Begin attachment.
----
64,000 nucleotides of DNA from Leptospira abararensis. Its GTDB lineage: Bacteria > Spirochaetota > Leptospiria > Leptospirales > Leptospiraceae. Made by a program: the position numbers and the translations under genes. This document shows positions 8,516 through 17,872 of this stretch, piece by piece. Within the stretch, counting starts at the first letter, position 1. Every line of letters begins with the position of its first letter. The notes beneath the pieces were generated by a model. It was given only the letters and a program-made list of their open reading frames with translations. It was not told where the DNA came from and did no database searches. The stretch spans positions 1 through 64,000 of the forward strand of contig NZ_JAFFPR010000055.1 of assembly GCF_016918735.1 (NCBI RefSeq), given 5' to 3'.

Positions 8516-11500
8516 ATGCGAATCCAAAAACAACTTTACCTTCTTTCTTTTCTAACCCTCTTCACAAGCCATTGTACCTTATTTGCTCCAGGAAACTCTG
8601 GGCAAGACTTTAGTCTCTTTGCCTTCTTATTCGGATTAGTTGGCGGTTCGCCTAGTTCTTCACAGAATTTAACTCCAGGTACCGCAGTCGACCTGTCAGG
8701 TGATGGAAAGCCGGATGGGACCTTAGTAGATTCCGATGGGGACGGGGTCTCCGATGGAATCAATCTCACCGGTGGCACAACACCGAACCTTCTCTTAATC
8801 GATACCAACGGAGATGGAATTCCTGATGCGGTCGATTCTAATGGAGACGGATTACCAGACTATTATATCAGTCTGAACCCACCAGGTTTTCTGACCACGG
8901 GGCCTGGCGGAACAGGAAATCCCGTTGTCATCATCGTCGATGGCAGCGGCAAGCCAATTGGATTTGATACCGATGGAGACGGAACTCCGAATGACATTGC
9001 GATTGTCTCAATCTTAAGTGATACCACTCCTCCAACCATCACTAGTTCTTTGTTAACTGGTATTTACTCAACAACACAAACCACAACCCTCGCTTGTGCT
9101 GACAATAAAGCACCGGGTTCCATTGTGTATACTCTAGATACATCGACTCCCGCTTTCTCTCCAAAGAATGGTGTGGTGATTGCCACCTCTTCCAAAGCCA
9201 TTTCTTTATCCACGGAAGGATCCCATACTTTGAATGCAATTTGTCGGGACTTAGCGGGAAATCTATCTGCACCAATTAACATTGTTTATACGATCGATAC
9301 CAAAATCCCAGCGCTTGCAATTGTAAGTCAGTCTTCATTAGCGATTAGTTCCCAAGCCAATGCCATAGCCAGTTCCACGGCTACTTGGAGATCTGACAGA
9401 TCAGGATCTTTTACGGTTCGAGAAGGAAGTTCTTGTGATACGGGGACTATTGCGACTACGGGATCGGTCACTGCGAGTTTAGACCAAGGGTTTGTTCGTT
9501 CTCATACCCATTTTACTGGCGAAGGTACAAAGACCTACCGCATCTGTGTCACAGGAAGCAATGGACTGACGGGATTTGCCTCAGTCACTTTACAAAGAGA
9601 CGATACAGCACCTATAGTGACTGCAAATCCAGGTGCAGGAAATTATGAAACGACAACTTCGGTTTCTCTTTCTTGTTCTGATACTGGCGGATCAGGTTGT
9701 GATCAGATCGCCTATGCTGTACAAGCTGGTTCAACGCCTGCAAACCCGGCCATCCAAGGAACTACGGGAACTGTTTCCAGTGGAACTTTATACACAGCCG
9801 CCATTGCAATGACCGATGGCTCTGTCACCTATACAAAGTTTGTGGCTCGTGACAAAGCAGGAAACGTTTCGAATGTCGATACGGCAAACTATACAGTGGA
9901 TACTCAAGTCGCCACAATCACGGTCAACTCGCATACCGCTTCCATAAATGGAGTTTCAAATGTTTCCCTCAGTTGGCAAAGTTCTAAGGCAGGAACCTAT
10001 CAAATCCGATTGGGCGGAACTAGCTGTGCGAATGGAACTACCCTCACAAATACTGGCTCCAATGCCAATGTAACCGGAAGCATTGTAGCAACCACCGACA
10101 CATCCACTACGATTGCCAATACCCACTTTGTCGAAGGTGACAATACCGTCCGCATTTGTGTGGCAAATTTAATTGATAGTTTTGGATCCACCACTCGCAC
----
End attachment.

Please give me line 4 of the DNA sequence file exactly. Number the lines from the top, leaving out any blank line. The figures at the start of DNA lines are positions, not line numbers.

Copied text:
8601 GGCAAGACTTTAGTCTCTTTGCCTTCTTATTCGGATTAGTTGGCGGTTCGCCTAGTTCTTCACAGAATTTAACTCCAGGTACCGCAGTCGACCTGTCAGG